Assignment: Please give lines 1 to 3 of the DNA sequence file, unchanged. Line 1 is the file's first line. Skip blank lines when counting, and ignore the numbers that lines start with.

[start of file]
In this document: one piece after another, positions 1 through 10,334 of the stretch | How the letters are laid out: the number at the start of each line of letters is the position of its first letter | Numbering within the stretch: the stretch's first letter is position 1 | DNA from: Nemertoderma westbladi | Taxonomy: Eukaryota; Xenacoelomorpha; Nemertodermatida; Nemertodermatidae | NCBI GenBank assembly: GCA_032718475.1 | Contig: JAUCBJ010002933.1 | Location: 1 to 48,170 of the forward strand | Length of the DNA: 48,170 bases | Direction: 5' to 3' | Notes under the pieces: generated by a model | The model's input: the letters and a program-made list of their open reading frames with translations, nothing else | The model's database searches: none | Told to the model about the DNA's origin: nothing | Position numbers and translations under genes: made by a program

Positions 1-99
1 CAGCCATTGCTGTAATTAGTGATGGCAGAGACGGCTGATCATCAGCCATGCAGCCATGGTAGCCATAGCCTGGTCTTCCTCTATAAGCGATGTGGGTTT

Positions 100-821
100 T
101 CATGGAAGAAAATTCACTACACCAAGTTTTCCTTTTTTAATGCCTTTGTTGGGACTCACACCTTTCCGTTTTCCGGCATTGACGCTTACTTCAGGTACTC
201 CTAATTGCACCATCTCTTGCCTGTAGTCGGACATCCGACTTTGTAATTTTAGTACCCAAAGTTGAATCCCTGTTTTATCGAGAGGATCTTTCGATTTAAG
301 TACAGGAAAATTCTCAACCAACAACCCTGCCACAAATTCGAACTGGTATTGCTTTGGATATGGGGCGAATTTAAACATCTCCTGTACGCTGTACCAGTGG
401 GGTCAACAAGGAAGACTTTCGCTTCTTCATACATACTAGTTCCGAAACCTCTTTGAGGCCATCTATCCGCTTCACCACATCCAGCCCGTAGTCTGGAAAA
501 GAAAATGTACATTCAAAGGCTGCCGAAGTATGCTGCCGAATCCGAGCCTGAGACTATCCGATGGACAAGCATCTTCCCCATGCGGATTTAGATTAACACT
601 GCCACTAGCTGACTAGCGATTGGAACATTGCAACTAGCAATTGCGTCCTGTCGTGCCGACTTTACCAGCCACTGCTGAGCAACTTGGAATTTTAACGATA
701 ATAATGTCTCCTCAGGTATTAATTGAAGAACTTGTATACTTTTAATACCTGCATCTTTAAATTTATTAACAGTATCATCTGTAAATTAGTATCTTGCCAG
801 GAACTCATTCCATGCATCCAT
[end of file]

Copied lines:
In this document: one piece after another, positions 1 through 10,334 of the stretch | How the letters are laid out: the number at the start of each line of letters is the position of its first letter | Numbering within the stretch: the stretch's first letter is position 1 | DNA from: Nemertoderma westbladi | Taxonomy: Eukaryota; Xenacoelomorpha; Nemertodermatida; Nemertodermatidae | NCBI GenBank assembly: GCA_032718475.1 | Contig: JAUCBJ010002933.1 | Location: 1 to 48,170 of the forward strand | Length of the DNA: 48,170 bases | Direction: 5' to 3' | Notes under the pieces: generated by a model | The model's input: the letters and a program-made list of their open reading frames with translations, nothing else | The model's database searches: none | Told to the model about the DNA's origin: nothing | Position numbers and translations under genes: made by a program

Positions 1-99
1 CAGCCATTGCTGTAATTAGTGATGGCAGAGACGGCTGATCATCAGCCATGCAGCCATGGTAGCCATAGCCTGGTCTTCCTCTATAAGCGATGTGGGTTT